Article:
So you may remember that 2019 was a bit of a wild ride in British politics.
It was meant to be the year that the UK left the European Union, but instead we missed three Brexit deadlines, held European elections, saw the launch of the Brexit Party, the launch and demise of Change UK, a House of Commons speaker election, a Liberal Democrat leadership contest, a Conservative Party leadership contest, a new prime minister, and then a festive general election.
Boris Johnson won a landslide majority in that general election, which means things are going to change around here.
We’re not going to see the knife-edge votes in Parliament that were a feature of Westminster in 2019 any longer. The Conservatives now have a majority of 80 – their largest since 1987. This basically means that the government is going to be able to pass legislation easily.
They also no longer need the support of smaller parties like the Lib Dems, who they went into coalition with between 2010 and 2015, or the Democratic Unionist Party, who had a confidence and supply agreement with the government between 2017 and 2019.
Boris Johnson had promised to “get Brexit done” before the election, but it looks like the UK will finally leave the EU by the end of January — three and a half years after the 2016 Brexit referendum.
Johnson did say he’d rather die in a ditch than stay in the EU after Oct. 31, but with the help of his new government, he seems determined to make sure the withdrawal agreement bill does actually pass Parliament by the end of this month.
Of course withdrawing from the European Union is only the very start of the process, and the next stage, negotiating the future relationship and lots of complicated trade deals, is likely to be even more difficult.
The withdrawal agreement bill passed its second reading by 358 votes to 234 on the Friday before Christmas — that’s a huge majority of 124.
Debate on the next stages of the bill is due to get underway as soon as Parliament returns from its Christmas break on Tuesday, and a vote on the third and final reading in the Commons is expected before the end of the month. The European Parliament will then have to give the green light, and the UK will cease to be an EU member.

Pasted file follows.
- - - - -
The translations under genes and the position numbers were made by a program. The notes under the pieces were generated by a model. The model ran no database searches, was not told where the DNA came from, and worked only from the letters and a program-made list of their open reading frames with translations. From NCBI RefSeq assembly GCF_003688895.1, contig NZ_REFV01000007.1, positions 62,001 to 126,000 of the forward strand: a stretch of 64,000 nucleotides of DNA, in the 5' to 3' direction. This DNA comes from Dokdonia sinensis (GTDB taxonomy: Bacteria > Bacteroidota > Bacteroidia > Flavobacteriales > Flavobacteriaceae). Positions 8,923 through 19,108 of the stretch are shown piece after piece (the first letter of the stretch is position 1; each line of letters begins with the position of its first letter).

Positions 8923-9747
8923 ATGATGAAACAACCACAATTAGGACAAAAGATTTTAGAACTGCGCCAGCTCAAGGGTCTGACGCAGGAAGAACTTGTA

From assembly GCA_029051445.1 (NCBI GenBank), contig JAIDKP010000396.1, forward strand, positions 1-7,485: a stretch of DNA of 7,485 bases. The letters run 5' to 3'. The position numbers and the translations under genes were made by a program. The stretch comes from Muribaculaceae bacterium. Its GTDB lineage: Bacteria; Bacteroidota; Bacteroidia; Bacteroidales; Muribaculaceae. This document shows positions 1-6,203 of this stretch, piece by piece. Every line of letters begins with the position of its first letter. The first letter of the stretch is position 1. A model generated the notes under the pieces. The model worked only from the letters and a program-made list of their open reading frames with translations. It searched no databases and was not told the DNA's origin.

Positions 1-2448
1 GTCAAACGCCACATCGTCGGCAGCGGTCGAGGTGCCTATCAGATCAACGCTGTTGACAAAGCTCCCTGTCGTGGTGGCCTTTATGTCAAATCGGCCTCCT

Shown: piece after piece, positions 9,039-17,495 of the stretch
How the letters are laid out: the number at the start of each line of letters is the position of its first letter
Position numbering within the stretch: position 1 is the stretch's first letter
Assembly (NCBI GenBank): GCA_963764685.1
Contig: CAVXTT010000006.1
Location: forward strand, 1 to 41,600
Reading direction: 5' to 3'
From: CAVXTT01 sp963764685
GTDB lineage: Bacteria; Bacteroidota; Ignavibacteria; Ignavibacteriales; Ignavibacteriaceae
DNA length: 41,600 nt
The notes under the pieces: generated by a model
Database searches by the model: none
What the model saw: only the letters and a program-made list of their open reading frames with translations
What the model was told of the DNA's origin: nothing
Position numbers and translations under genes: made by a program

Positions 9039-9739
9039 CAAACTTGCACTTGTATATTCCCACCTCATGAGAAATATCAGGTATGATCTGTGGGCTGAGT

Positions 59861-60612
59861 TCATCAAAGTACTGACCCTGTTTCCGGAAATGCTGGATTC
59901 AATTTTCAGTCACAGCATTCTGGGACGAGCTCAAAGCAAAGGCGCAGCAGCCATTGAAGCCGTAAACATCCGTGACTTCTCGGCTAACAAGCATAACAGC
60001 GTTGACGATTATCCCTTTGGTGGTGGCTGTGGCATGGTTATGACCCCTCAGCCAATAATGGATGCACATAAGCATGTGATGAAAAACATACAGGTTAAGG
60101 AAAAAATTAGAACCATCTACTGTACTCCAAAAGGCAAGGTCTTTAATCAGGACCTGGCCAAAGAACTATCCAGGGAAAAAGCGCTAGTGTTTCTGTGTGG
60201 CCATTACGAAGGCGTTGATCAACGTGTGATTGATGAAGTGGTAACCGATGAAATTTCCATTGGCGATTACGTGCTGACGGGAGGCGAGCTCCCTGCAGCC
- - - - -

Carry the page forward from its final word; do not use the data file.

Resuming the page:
However, not much is likely to change immediately — the UK will enter a transition period until the end of the year, to allow these all-important deals to be negotiated. The trading relationship will remain the same, the UK will stick by the EU’s rules, and will continue to pay into the EU budget until Dec. 31.
And once the Brexit deal is passed, Johnson is expected to focus his attentions closer to home.
Instead of the usual postelection reshuffle, there was only a mini reshuffle, with Simon Hart appointed Welsh secretary. The bigger reshuffle is expected around Jan. 31, when Johnson is set to overhaul the cabinet, and slim down the number of seats from 23 to 18.
Brexit secretary Stephen Barclay is expected to lose his position, but it’s not yet clear exactly which other positions will get the chop, although it has been suggested that the business secretary and environment secretary may go.
Johnson is also expected to shake up the civil service, with mergers of government departments. It is expected that the Department for International Development (DFID) will be merged with the Foreign Office, and the Department for Exiting the European Union (DExEU) will be taken into the cabinet office.